So you want a beautiful flower garden, but you don’t have a lot of cash to spend. How can you grow a low-cost garden? There are two keys to growing a garden inexpensively. The first key is to take your time. The second key is to never stop gardening — keep doing little things day by day.
You may absolutely love the pink re-blooming daylilies at your local garden market. However, the price tag puts them way out of your budget. Now what? The first key is to take your time. Wait until the end of summer, when the prices on plants are discounted.
You likely won’t want to use this technique on annuals, but perennials are much less expensive at the end of the growing season. Even though they may be a little scraggly by mid to late summer, as long as the roots are still healthy they’ll look just as nice next summer. In addition, if you don’t have the money to purchase five pink re-blooming daylilies, try buying just one or two. In a few years, you can start dividing them, and after a while, you’ll have more than enough.
What about the second key? How can you “never stop gardening?” In January, when the snow is heavy, browse gardening catalogs or gardening sites on the Internet. Often, bare root plants can be purchased this way for a lot less than what they would cost at a retail store.
Sometimes catalogs and websites have ‘grab bags’: A mixture of healthy plants or seeds at a deep discount; which can go a long way towards beautifying your yard. In addition to using catalogs and websites, by February or March, start scanning your local supermarkets for packets of seeds. It’s usually far less expensive to buy a packet of 20 purple coneflower seeds than it is to purchase just one full-grown plant, even if you get only 2-3 plants out of that one packet.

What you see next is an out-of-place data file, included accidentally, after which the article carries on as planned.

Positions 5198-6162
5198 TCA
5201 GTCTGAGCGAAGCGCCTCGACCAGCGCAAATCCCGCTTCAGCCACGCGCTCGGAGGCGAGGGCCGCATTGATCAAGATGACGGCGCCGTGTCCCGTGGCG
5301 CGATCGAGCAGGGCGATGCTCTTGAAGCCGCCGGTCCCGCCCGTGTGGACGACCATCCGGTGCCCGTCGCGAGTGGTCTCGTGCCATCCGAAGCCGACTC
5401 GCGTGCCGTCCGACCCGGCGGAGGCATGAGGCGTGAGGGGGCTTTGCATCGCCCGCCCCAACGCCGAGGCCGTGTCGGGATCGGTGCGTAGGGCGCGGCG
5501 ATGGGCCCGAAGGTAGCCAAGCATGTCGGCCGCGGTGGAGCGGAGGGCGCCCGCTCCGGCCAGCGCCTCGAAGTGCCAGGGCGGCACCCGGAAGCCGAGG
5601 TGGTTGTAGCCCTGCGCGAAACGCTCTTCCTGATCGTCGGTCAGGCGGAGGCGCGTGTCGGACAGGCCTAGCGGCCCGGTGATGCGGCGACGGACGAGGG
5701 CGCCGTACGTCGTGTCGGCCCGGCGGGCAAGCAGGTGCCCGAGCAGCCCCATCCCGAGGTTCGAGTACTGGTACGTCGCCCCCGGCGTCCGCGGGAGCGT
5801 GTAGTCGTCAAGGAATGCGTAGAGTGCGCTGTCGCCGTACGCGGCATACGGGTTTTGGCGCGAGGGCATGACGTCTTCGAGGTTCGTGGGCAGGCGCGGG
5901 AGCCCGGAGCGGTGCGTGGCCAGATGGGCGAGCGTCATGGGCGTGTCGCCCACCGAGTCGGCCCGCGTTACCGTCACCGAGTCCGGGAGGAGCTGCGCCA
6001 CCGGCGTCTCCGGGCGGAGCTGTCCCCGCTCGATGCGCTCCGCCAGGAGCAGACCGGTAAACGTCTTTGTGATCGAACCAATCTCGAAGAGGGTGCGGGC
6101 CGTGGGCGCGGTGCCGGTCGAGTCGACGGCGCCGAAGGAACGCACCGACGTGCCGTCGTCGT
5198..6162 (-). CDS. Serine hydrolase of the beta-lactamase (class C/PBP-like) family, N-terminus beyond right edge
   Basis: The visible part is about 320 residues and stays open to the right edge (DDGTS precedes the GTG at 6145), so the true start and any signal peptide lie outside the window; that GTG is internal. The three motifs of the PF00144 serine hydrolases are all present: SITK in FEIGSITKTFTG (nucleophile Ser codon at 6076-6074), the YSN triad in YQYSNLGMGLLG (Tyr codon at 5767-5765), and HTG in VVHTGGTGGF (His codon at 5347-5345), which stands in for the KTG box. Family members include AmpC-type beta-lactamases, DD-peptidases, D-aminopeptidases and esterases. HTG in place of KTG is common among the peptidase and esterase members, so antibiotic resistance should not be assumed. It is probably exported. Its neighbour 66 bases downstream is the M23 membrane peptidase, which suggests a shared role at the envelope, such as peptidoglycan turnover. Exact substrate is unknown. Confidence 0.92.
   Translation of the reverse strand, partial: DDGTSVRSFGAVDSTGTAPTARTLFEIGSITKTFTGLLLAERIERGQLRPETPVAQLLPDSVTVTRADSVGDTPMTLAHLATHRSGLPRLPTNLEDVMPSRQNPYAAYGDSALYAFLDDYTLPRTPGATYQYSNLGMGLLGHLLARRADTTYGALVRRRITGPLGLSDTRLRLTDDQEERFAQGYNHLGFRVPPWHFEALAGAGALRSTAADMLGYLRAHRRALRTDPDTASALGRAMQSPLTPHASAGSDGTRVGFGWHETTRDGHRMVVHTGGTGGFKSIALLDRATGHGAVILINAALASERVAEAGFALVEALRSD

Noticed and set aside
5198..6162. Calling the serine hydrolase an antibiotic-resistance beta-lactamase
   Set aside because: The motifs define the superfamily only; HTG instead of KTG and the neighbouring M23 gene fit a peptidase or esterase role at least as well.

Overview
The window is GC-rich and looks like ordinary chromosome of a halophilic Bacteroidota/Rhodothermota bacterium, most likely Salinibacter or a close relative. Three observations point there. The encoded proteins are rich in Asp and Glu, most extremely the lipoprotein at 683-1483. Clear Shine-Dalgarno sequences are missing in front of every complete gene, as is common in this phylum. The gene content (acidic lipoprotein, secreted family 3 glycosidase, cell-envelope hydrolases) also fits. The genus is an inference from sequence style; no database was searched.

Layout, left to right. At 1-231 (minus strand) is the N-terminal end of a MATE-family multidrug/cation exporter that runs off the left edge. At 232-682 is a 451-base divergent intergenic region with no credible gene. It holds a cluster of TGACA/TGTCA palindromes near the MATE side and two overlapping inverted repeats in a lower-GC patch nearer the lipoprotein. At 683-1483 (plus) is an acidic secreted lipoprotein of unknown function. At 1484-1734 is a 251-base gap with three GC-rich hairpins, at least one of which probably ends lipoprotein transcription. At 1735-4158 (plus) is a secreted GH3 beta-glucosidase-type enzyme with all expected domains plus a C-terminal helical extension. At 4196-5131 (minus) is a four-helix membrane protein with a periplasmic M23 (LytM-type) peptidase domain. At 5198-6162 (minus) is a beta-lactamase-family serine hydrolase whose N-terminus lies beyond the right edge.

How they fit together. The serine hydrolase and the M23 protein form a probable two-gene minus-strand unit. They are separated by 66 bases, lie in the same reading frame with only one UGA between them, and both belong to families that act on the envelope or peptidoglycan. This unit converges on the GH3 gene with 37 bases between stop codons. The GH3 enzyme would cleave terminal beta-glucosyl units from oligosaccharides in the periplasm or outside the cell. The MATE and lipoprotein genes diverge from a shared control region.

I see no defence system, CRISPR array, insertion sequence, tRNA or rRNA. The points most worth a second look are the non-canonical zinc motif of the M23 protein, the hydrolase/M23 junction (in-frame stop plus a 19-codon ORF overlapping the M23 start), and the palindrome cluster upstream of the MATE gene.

Free Yard Waste to Build Soil
If you want lush plants with lots of flowers, you need to start with good soil. If your soil is too sandy, you’ll likely need to add nutrients. If your soil has a lot of clay, you’ll need to add organic materials to loosen up the clay and provide good drainage. Either of these soils can be built up by using free yard waste.
Grass clippings can be a good addition to a compost pile. However, before adding any grass clippings make sure the lawn hasn’t been sprayed with any herbicide. Some herbicides can stay active for years. And since flowering plants are considered “broad-leafed” the herbicide residue from those lawns will prevent just about everything else from growing in your garden. Or at least anything except grass.
Leaves in the fall are another way to add bulk and nutrients to the soil. Use a lawnmower to chop them fine before adding the results to the compost pile.
You can also ask local horse owners for well-rotted manure. Cow and chicken manure also work. However, be careful not to add too much, and to add it after it’s been composted a year. Manure can be very acidic and may lower the pH of your garden soil too much. If the pH of your soil is too acidic, adding a small amount of wood ashes from a fireplace, woodstove, or campfire can raise the pH.
Trading Plants with Friends and Neighbors
Irises, daffodils, hostas, coneflowers, and many other perennials benefit from being divided every few years. If you have enough, why not exchange what you have with friends and neighbors who may have something you don’t? Perhaps your neighbor hasn’t been able to find the old fashioned purple irises that her grandmother used to grow. You have them, but also admire her Siberian irises. When dividing your plants, offer an exchange.
Butterfly bushes, mallow, and other plants often spread their seeds, and you may find that you start off with three and end up with more than you need. These can be dug up and transplanted, and perhaps traded for a Rose of Sharon or another plant that you like.
No matter what your budget, if you take your time, and are always on the lookout for bargains or free materials, you can garden cheaply. Why not start by taking a look at what’s available online?